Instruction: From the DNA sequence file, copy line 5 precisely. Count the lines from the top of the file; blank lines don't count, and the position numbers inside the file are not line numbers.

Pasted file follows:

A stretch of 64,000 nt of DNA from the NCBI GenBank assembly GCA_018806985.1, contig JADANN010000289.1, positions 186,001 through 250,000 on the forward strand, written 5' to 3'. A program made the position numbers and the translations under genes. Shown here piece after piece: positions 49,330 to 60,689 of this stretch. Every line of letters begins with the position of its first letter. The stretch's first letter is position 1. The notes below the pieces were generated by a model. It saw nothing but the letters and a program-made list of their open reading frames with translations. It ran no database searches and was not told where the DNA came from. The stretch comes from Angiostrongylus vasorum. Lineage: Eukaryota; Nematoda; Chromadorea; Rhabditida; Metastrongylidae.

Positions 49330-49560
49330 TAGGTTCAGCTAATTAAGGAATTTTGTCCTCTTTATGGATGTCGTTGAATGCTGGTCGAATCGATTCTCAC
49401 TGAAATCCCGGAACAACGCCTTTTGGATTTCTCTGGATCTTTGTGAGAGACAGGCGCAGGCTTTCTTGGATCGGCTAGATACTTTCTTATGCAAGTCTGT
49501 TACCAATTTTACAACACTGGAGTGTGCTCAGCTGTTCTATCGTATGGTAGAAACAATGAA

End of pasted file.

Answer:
49501 TACCAATTTTACAACACTGGAGTGTGCTCAGCTGTTCTATCGTATGGTAGAAACAATGAA